Categories

All-American Buttermilk Fried Chicken for Memorial Day

fried chicken for Memorial Day

I’ve made fried chicken using lots of recipes. In recent years, the recipe that gets the most rave reviews is the one by Thomas Keller in his best-selling cookbook, Ad Hoc at Home. The recipe has become as famous as his restaurant in Yountville, California that inspired the gorgeous cookbook.

Keller’s trick is a very flavorful lemon-herbed brine solution that he soaks the chicken in for 20-24 hours. It really adds a lot of juiciness and flavor. But… it also adds a lot of ingredients and time so I consider this step optional. The chicken is really good even without the brine.You may also simplify the brine using a gallon of water plus one cup each of sugar and kosher salt. It’s the sugar and the salt that helps increase the moisture content of the poultry. The seasonings in his recipe are a bonus for flavor.

My favorite aspect of his recipe is the combination of the buttermilk and seasoned flour he uses to dip the chicken prior to frying. The skin is crispy yet not too overwhelming and has just a little extra kick from the cayenne pepper and other seasonings.

In order to make sure your chicken is safely cooked all the way through, a deep-fryer thermometer is critical (and a good investment if you love fried chicken.) I usually cut into a piece to make sure it’s done. If not, you can always finish it in the oven. For an extra treat… swirl a some adobo sauce from a can of chipotle chiles in ranch dressing and use as a dip for this chicken. Just a little bit of that smoky dip goes a long way.

Thomas Keller’s Buttermilk Fried Chicken
Ad Hoc at Home Cookbook

Makes 24 Pieces

Brining

  • 24 cups water
  • 1 cup kosher salt
  • 1/2 cup plus 1 tablespoon honey
  • 18 Turkish bay leaves
  • 30 unpeeled garlic cloves, smashed
  • 3 tablespoons whole black peppercorns
  • 5 large fresh rosemary sprigs
  • 1 1/2 bunches fresh thyme sprigs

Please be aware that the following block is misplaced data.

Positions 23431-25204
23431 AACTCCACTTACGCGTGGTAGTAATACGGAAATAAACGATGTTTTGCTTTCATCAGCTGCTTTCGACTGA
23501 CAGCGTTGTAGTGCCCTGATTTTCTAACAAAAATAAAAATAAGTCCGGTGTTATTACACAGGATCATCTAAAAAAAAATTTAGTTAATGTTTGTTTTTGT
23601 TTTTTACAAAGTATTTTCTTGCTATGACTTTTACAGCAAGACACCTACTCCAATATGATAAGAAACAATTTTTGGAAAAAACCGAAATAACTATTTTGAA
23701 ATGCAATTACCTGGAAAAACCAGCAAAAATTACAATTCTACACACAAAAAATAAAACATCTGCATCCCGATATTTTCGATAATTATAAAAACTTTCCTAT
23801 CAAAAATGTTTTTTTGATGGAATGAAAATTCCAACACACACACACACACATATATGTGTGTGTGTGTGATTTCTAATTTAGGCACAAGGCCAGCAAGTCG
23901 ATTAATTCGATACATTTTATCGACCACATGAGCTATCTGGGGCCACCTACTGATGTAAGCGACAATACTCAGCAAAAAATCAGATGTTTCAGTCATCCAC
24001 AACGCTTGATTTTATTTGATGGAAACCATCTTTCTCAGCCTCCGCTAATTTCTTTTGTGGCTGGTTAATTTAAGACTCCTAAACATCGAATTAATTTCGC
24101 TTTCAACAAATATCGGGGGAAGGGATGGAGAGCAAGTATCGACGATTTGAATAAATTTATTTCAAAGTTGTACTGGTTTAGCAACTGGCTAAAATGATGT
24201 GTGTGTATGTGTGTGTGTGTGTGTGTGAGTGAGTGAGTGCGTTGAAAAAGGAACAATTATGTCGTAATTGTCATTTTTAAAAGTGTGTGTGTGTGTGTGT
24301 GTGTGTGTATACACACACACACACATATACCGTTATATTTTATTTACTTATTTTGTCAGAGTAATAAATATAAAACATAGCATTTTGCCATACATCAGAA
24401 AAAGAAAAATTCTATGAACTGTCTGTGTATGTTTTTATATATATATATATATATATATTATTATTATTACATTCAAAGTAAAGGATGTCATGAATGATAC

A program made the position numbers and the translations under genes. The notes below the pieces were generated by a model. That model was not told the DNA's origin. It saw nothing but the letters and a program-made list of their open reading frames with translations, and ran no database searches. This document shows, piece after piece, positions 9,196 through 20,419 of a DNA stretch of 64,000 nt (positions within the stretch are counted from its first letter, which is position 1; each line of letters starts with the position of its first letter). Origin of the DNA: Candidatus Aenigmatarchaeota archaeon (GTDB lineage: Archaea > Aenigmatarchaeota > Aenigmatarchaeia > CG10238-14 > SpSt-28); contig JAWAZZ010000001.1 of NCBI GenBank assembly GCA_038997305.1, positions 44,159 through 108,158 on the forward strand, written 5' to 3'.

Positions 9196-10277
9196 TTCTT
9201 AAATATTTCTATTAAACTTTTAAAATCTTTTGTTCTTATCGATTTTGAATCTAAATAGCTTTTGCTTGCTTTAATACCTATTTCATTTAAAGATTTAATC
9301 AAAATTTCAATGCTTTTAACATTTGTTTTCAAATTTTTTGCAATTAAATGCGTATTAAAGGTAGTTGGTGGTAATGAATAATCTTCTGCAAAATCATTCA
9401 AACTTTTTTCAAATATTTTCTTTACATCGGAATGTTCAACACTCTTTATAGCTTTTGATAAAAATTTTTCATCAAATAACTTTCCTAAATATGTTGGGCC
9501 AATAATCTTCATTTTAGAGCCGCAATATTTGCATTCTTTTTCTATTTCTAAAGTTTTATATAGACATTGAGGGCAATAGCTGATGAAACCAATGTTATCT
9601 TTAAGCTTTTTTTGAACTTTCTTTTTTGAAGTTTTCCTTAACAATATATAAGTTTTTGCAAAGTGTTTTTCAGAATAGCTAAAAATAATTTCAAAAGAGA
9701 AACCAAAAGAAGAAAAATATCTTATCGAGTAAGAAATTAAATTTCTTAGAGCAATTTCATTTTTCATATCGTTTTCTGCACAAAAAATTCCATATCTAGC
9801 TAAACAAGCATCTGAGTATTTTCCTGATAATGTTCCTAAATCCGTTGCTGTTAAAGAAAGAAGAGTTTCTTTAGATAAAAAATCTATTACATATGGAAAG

• 1 1/2 bunches fresh Italian parsley
  • 2 tablespoons finely grated lemon peel
  • 3/4 cup fresh lemon juice
  • 3 3 1/2 pound chickens

Frying

  • 6 cups all purpose flour
  • 5 tablespoons garlic powder
  • 5 tablespoons onion powder
  • 4 teaspoons paprika
  • 4 teaspoons cayenne pepper
  • 1 teaspoon freshly ground black pepper
  • 5 teaspoons coarse kosher salt plus additional for serving
  • 6 cups buttermilk
  • 12 cups peanut oil (for deep-frying)
  • Fresh rosemary and thyme sprigs (for garnish), deep-fried 30 seconds

To Brine:

Bring all brine ingredients except chickens to boil in large pot.  Boil 1 minute, stirring to dissolve salt.  Cool completely.  Chill brine until cold, about 2 hours.

Rinse chickens; add to brine, pressing to submerge.  Chill at least 12 hours and up to 24 hours.  Drain chickens and pat dry, removing any herbs or spices sticking to the skin.  Cut each chicken into 8 pieces.

To Fry:

Line 2 large baking sheets with parchment paper.  Mix first 6 ingredients and 4 teaspoons coarse salt in large bowl.  Place buttermilk in another large bowl.  Dip each chicken piece in flour mixture to coat; shake off excess.  Dip pieces in buttermilk, coating completely, then dip into flour mixture again, coating thickly (do not shake off excess).  Place chicken on prepared sheets.  Let stand 1 to 2 hours at room temperature to dry.

Pour peanut oil into heavy large pot.  Attach deep-fry thermometer to side of pot and heat oil over medium-high heat to 320 degrees Fahrenheit and 330 degrees Fahrenheit.  Working in batches of 4 pieces at a time, add leg and thigh pieces to oil (use splatter screen to protect yourself from hot oil).  Adjust heat as needed to maintain temperature.  Fry until cooked through and skin is deep golden brown, turning once with wooden spoons (to prevent crust from breaking), about 13 minutes.  Using wooden spoons, transfer chicken to paper towels to drain.  Sprinkle with course salt.

Add breast pieces to oil and fry until cooked through and skin is deep golden brown, turning once, about 7 minutes.  Transfer chicken to paper towels to drain.  Sprinkle with course salt.

FacebookTwitterGoogle+TumblrPinterest
Tagged as: , ,

Use a Facebook account to add a comment, subject to Facebook's Terms of Service and Privacy Policy. Your Facebook name, profile photo and other personal information you make public on Facebook (e.g., school, work, current city, age) will appear with your comment. Learn More.

FacebookTwitterGoogle+TumblrPinterest